Posting Photos of Patients in Social Media

8:26:00 AM

According to Digital Global Overview [1], Philippines is the leading nation in terms of the amount of time spent using the social media. We spend 4.17 hours daily on social media. Almost 58% of our population are active social media users, doctors and medical students included. Social media is one of the most powerful platforms for information dissemination if not the most powerful. This platform allowed easier health promotion and education online, professional networking among healthcare professional and sharing experiences online. However, as medical students and future healthcare professionals, there is a limit to the kind and amount of information that we can post online especially if it concerns our patients. 

Pics or it didn't happen. Almost every detail of our lives are documented online. It is very tempting to capture our milestones in medical school and post it in our social media accounts. Of course, we want to celebrate and tell the world everything that we learn and accomplish in medical training. However, for us medical students and professionals, there are stricter rules when it comes to posting in social media. We should always maintain confidentiality, professionalism and privacy of our patients. 

According to Palacios-Gonzales, clinical photographs can be taken by a clinical photographers or doctors [2]. Doctors should only use clinical photography for the patient's care or for medical education and research. Other than this, the author did not mention any other ethical use of clinical photography. Personally, I find posting pictures of patients for advocacy and campaign acceptable because this will be beneficial for the patients. It will be useful in spreading awareness about certain disease, removal of stigma or gathering funds for specific patient groups. 

In some medical schools and hospitals abroad, posting pictures of patients online even with consent is not allowed. It is considered unethical because doing so will not actually help or improve the prognosis of the patient. If you really need to post pictures of your patients online, an informed consent should be obtained from the patient. When getting informed consent, the patient should know why you are taking the picture, the patient must be competent to reason about the possible outcomes of accepting the proposed procedure and the patient's consent is not forced, manipulated or improperly influenced. The patient should be notified that once the image is posted online, the picture and information can be copied, stored and distributed without the knowledge of the person who uploaded the photo or video.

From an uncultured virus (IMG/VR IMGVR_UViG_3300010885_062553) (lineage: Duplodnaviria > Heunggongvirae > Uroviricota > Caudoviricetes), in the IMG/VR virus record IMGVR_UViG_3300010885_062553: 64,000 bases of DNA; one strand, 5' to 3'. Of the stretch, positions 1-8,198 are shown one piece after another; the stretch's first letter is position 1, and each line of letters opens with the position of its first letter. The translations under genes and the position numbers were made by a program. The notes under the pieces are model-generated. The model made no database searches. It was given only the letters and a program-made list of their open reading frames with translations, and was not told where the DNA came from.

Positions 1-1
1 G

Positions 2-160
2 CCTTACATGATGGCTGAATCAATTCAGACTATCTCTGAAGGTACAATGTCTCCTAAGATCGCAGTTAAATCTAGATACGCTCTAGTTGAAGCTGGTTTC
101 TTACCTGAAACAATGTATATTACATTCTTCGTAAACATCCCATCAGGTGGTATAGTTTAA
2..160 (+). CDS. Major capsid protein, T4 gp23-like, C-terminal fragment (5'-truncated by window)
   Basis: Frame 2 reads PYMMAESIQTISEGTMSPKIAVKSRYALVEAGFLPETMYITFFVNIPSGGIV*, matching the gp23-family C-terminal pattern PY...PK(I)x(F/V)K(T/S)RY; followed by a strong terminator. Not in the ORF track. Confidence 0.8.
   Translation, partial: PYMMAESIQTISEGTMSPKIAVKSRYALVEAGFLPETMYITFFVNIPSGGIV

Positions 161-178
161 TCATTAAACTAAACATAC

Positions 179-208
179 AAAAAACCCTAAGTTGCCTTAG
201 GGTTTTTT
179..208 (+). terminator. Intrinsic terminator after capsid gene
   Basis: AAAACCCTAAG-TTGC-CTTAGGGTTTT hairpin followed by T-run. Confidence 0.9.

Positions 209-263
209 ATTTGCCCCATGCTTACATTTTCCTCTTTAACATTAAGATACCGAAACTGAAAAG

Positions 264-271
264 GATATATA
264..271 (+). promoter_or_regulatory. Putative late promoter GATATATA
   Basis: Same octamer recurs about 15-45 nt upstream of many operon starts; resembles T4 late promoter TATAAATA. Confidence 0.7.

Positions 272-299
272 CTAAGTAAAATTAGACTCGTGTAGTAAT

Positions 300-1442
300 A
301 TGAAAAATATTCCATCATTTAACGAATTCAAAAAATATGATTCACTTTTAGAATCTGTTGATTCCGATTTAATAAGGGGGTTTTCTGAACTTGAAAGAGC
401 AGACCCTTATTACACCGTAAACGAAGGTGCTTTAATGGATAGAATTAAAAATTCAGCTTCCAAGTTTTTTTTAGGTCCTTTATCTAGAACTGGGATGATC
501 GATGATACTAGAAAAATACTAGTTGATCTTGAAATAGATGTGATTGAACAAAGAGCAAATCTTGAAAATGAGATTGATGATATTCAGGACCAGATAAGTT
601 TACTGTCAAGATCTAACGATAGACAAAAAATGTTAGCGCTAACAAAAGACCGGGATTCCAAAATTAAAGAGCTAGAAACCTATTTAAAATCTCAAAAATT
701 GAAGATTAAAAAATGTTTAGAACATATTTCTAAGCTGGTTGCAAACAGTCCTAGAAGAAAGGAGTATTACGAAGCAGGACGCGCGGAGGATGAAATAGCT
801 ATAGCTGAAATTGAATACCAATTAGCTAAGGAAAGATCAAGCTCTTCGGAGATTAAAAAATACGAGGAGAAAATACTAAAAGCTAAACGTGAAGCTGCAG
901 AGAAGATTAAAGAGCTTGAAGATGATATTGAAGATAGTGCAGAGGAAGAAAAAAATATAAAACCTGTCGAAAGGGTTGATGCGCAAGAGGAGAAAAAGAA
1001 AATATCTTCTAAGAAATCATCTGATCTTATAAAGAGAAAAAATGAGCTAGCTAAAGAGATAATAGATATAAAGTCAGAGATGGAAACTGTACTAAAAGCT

Just be careful in posting pictures of your patients online. Just keep in mind that we have a data privacy act in the Philippines which is a policy to protect the right of privacy of a person. Violating this can result to penalties such as fine and imprisonment. Be careful when posting selfies inside the hospital because there is a possibility that patients or patients' information can be captured at the background of your selfie. There have been several cases of doctors accidentally taking pictures of patients behind them during a selfie. There were incidents abroad of medical students posting pictures of patients online without consent and they were expelled from the university. 

We should always keep in mind patient confidentiality. Breaches of confidentiality or patient privacy on social media can occur in several ways [3]. 

  • When you post a video or photo of a patient, even if they cannot be identified. 
  • When you post photos or videos that reveal room numbers or patient records. 
  • When you post anything that pertains to the description of your patients, their medical conditions and treatments. 
  • When you refer to a patient in a degrading or demeaning manner.
Our patients entrust their bodies to us. They share even the most confidential information about them in order to help us arrive at an exact diagnosis. Some of our patients might not want their pictures or diagnosis posted online. Even though our patients cannot be identified by posting diagnostic results  such as histopathology slides, X-ray, CT scan etc, online, it is still unprofessional to discuss it or post it online. Always think before you click. Always bear in mind the pitfalls and risks of posting photos taken in clinical settings on social media. Reflect whether what you post online will benefit your patients or not.

[2]Palacios-Gonzales C. 2014. The ethics of clinical photography and social media. Med Health Care and Philos. DOI 10.1007/s11019-014-9580-y

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